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In relation to an earlier post I made, Prove there is no element of order 6 in a simple group of order 168

The answer provided relies on this statement "Therefore the normalizer of any Sylow 3-subgroup would have to be cyclic of order 6, and an element of order 6 belongs to exactly one such normalizer"

How does one prove that if one normalizer is cyclic, then they all must be cyclic? I accepted it as obvious at first, but then when I tried to prove it I found myself stuck and unable to show that this must be the case.

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    $\begingroup$ Sylow subgroups are conjugate, so their normalizers will also be conjugate; isn't it? $\endgroup$ – Beginner Oct 14 '11 at 6:21
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    $\begingroup$ One meta way to do this is to ask "Did he use anything about which particular Sylow 3-subgroup it was?" If not, then he not only showed a particular normalizer was cyclic, he proved a theorem about normalizes of Sylow 3-subgroups in that group: they are cyclic. Whenever you see a conclusion, it is a good idea to make a quick note of what the hypotheses of that conclusion are. That quick note is a (possibly useless, but possibly awesome) theorem. $\endgroup$ – Jack Schmidt Oct 14 '11 at 14:23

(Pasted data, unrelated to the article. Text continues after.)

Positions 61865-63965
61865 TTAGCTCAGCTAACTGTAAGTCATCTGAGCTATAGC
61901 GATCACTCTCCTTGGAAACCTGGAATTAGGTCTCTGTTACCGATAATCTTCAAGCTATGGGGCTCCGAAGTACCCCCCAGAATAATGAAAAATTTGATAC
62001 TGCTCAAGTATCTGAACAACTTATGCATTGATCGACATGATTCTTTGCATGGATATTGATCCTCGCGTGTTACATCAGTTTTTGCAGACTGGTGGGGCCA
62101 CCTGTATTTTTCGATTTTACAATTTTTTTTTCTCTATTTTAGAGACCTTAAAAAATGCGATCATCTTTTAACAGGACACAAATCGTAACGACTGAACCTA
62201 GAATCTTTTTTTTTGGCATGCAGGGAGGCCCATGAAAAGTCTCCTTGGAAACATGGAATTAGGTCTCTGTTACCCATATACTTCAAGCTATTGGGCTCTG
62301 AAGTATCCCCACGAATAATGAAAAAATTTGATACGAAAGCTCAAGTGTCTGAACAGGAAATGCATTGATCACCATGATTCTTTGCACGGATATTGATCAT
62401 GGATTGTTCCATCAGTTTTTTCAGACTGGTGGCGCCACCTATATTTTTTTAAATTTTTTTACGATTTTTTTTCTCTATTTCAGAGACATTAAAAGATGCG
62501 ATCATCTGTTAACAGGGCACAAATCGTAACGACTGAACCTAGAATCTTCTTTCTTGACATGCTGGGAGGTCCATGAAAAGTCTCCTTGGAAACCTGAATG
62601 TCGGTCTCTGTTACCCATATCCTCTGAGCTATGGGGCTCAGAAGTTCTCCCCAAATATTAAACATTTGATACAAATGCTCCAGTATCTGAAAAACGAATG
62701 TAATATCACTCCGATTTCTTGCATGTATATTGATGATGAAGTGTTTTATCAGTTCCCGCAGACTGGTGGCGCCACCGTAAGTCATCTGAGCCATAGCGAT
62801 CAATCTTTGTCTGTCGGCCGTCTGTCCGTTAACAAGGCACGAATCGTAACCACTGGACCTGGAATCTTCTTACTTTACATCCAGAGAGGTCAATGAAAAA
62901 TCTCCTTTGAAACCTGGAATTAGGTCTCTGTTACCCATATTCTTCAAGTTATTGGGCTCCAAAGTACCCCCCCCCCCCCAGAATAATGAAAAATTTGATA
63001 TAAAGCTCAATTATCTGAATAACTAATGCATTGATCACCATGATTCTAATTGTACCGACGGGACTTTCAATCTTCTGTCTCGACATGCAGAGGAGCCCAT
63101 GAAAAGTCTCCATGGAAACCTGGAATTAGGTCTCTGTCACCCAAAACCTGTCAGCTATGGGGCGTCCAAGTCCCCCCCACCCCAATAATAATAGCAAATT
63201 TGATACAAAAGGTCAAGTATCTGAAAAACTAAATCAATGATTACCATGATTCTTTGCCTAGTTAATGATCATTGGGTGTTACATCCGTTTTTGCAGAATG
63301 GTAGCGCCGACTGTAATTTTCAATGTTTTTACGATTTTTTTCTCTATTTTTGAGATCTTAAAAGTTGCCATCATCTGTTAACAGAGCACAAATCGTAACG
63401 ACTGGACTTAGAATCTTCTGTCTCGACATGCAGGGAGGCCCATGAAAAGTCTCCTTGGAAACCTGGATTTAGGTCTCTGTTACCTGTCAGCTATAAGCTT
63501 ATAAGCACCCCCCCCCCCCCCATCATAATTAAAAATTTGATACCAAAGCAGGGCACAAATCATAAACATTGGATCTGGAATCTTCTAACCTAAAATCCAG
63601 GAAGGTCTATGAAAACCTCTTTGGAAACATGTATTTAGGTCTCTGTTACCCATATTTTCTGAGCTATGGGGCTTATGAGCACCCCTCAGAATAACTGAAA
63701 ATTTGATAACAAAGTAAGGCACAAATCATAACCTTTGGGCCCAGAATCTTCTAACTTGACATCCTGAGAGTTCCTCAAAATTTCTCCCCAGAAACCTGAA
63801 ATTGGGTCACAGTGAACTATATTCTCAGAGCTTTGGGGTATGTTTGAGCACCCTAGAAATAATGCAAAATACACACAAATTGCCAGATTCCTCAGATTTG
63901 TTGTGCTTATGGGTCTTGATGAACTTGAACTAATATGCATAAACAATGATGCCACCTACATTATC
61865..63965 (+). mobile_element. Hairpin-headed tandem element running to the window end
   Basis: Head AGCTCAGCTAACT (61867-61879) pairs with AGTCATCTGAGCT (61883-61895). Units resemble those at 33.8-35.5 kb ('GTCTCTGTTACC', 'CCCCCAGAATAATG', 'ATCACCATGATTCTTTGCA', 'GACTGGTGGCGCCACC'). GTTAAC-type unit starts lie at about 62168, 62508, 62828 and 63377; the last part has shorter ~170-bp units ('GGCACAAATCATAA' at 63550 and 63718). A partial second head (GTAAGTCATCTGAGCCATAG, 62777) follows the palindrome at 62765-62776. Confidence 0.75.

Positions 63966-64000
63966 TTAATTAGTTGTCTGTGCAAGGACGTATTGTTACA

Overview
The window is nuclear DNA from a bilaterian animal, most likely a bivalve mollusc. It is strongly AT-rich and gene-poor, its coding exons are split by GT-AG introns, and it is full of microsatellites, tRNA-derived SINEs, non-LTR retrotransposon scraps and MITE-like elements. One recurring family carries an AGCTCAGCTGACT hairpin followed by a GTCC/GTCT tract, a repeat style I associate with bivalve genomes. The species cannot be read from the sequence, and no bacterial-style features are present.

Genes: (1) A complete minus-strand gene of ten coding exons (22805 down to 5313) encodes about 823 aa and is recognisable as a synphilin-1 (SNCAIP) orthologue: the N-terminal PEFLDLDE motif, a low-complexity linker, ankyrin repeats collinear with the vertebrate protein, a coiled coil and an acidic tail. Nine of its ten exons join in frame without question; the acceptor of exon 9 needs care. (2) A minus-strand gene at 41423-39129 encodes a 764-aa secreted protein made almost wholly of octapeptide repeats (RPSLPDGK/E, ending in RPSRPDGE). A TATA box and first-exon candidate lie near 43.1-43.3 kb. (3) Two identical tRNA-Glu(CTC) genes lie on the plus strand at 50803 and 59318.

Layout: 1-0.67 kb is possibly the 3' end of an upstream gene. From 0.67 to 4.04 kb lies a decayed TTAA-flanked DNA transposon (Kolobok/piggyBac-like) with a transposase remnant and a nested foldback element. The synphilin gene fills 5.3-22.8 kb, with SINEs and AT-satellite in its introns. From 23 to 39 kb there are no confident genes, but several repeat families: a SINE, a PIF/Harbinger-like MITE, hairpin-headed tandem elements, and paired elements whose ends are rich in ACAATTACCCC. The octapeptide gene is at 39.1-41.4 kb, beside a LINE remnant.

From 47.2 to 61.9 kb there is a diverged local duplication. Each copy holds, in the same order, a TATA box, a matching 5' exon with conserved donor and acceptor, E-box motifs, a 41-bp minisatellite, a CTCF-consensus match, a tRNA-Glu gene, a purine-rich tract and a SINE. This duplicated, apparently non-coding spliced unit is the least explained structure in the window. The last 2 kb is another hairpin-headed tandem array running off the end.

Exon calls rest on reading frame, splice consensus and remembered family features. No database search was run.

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Lemma. Let $H<G$ and $g\in G$. Then $N_G(H^g) = (N_G(H))^{g}$.

Proof. If $x\in N_G(H^g)$, then for every $h\in H$ we have $x(ghg^{-1})x^{-1}\in H^g$; hence for each $h\in H$ there exists $h'\in H$ such that $xghg^{-1}x^{-1} = gh'g^{-1}$. Thus, $(g^{-1}xg)h(g^{-1}xg) = h'\in H$. That is, $g^{-1}xg\in N_G(H)$, so $x\in gN_G(H)g^{-1}$.

Thus, $N_G(H^g)\subseteq (N_G(H))^g$.

For the converse inclusion, by the same argument we have $$(N_G(H))^g = \Bigl( N_G\bigl( (H^g)^{g^{-1}}\bigr)\Bigr)^g \subseteq \Bigl(\bigl(N_G(H^g)\bigr)^{g^{-1}}\Bigr)^g = N_G(H^g),$$ proving equality. $\Box$

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Two Sylow subgroups are conjugate. An element which conjugates them also conjugates their normalizers.

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